The present invention incorporates a mechanical null-adjusting mechanism and a digital readout device in one portable tool that does not require micrometer or custom fine thread adjustment mechanisms, is simple to operate, and may be removed after alignment of the tilt sensor. Thus, one null-adjustment tool which is the subject of the present invention may be used to align a multiplicity of tilt sensors such as might be found in a system used to monitor the movement of a structure such as a building or a bridge.
The invention comprises a tool for the precise null-adjustment of a tilt sensor to the vertical or local gravity vector. The null-adjusting tool consists of a rigid alignment bar having, at one end, a pivot pin for insertion into a hole in the baseplate. A coarse adjustment screw is threaded through the alignment bar and bears on the tilt sensor mechanism. The opposite end of the alignment bar contains a channel to accommodate the movement of a fine adjustment screw. The fine adjustment screw passes through a bearing pin, which fits into a hole in the baseplate, and is then threaded through an adjustment pin fixed in the channel of the alignment bar. A digital readout device containing a power supply and liquid crystal display is mounted on the alignment bar and connected to the tile sensor through a multiconductor cable.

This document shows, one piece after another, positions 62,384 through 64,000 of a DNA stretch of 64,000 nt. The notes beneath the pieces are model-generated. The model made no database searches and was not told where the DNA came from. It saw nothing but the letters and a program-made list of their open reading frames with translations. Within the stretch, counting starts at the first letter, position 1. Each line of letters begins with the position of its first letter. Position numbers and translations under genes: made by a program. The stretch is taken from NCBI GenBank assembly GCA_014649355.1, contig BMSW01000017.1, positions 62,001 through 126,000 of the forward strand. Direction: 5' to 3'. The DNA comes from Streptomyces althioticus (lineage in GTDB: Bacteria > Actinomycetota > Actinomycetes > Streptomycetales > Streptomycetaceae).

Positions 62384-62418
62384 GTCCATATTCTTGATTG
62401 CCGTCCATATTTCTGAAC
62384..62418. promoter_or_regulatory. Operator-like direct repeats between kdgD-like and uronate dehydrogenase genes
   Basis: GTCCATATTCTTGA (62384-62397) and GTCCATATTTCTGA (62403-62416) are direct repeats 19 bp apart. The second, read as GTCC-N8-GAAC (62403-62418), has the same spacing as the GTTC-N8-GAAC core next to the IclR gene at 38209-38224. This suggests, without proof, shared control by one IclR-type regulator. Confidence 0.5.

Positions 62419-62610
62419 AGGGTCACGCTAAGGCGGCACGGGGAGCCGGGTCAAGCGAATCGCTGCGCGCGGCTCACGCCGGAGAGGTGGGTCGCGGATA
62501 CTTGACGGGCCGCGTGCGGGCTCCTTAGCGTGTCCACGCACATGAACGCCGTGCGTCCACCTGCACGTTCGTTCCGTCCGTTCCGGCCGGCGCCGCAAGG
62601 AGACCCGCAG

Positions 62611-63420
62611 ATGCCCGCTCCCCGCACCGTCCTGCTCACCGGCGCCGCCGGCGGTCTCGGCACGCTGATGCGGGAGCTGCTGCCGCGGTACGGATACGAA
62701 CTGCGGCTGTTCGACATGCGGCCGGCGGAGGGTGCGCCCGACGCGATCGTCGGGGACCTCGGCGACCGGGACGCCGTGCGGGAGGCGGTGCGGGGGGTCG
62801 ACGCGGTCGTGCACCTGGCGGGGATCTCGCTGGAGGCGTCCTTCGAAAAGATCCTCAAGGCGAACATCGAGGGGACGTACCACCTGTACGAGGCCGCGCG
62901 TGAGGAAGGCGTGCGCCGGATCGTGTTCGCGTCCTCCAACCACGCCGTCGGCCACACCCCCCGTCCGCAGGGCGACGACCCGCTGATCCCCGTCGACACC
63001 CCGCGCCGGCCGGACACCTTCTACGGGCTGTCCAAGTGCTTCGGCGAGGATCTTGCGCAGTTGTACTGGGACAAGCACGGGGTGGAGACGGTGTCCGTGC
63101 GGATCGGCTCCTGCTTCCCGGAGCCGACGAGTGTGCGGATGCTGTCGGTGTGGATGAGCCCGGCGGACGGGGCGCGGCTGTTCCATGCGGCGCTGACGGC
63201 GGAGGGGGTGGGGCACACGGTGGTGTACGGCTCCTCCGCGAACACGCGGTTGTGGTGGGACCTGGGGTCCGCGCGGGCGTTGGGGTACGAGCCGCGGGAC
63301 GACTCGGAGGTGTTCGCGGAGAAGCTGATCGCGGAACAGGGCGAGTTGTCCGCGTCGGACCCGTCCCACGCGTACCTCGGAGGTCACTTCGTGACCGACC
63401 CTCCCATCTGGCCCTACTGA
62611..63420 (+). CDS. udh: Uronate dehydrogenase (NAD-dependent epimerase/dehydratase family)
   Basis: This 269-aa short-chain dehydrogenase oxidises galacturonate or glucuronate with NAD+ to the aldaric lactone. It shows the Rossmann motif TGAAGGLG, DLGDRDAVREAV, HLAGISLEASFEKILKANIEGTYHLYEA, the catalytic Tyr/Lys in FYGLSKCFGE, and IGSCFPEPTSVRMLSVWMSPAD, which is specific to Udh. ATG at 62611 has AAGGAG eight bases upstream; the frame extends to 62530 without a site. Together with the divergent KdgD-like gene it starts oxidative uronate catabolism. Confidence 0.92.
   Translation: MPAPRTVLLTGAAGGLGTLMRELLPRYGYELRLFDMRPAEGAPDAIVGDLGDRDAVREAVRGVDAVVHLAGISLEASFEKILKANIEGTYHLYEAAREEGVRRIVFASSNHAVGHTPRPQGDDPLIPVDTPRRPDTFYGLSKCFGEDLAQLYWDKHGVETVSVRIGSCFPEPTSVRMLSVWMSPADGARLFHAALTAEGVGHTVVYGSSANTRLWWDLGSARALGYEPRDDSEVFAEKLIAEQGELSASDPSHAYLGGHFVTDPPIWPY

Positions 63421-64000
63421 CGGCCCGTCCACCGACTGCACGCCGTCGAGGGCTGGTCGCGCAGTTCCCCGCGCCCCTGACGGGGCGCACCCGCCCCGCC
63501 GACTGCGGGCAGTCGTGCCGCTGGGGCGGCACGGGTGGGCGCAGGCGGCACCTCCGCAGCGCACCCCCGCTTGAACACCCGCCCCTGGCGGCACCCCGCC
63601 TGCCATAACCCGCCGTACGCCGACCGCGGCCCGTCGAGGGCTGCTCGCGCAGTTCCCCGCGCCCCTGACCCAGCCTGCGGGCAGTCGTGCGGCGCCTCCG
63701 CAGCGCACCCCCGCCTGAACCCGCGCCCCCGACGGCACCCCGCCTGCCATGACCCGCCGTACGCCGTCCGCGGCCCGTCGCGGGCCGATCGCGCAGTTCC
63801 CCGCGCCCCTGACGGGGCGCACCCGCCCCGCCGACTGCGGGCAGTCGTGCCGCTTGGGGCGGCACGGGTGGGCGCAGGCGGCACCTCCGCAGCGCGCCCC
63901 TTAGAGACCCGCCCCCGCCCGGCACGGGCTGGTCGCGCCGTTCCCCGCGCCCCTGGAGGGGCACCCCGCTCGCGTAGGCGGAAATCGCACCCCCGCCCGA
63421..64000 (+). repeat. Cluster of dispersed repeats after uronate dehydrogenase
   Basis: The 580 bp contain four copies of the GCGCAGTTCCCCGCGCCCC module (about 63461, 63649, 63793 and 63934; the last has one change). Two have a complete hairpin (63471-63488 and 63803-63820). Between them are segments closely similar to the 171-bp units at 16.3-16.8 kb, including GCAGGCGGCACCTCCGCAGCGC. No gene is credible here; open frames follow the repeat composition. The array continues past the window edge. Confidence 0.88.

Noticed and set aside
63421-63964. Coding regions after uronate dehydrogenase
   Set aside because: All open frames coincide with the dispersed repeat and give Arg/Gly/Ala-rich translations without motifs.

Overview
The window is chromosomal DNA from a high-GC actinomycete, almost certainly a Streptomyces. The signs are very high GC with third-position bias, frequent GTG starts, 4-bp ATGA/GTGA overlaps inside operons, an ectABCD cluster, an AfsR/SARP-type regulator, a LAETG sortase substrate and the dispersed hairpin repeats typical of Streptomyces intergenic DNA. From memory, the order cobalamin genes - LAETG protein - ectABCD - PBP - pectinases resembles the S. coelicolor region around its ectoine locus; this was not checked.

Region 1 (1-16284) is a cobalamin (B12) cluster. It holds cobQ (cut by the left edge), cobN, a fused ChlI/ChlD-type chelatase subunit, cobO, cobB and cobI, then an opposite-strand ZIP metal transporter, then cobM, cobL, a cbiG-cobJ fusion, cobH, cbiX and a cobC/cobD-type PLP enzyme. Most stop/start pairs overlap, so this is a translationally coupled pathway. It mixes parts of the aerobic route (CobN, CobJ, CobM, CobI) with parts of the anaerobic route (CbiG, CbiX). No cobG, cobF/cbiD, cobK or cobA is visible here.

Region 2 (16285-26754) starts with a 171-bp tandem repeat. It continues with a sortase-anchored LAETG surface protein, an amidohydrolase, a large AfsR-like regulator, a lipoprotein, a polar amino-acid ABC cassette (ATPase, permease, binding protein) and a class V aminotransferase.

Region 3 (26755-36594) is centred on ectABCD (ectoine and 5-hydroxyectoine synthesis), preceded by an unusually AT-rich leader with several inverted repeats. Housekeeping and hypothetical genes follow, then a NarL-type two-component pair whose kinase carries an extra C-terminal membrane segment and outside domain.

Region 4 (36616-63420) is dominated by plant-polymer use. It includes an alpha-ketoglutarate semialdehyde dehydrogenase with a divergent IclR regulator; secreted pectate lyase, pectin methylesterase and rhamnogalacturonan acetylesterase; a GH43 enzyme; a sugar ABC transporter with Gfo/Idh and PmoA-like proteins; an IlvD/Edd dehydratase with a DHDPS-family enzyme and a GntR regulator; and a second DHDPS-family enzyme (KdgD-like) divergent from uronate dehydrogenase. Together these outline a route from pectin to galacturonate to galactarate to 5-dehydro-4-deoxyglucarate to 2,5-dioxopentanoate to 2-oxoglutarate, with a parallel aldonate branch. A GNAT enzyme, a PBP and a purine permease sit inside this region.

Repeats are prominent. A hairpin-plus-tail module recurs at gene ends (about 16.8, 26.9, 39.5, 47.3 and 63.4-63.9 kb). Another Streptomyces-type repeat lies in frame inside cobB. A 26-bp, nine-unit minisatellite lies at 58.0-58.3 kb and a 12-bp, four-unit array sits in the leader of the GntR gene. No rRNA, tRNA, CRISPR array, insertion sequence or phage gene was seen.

In operation, displacement forces are applied to the tilt sensor by rotation of the coarse and fine adjustment screws. A high degree of resolution in adjustment is achieved using standard thread screws because the fine adjustment screw utilizes the alignment bar as a lever arm to achieve a high mechanical advantage. When the liquid crystal display indicates the sensor is aligned to the vertical, the sensor may be clamped to the baseplate and the null-adjusting tool removed.
FIG. 1 is a typical tilt sensor with the null-adjustment tool in place.
FIG. 2 is a diagram of the null-adjusting tool removed from the tilt sensor to show mechanical detail.
FIG. 3 is a schematic diagram of the power supply used in the digital readout device.
Shown in FIG. 1 is a tilt sensor device 10 with the null-adjusting tool 30 and digital readout device 50 in position to align the tile sensor element 16 to the vertical or local gravity vector. Although the preferred embodiment describes an alignment to the vertical, the same principles would apply to aligning a tilt sensor to monitor horizontal tilt. The tilt sensor device 10 to which the present invention null-adjusting tool 30 is attached for alignment may typically include a baseplate 11 containing three or more holes 12 through which screws, bolts, or similar fasteners are used to attach baseplate 11 to a vertical surface of a stationary structure such as a bridge or building whose angular tilt is to be measured after the tile sensor element 16 is aligned to the vertical. The sensor mounting plate 13 contains a hole 14 through which passes a pin that is attached to baseplate 11. The sensor mounting plate 13 may rotate about the pin in hole 14 when acted upon by the null-adjusting tool 30. The null-adjusting tool 30, the operation of which will later be described in greater detail, contacts the sensor mounting plate 13 at 15. The null-adjusting tool 30 attaches to baseplate 11 by inserting pivot pin 31 and bearing pin 32 into holes in the baseplate.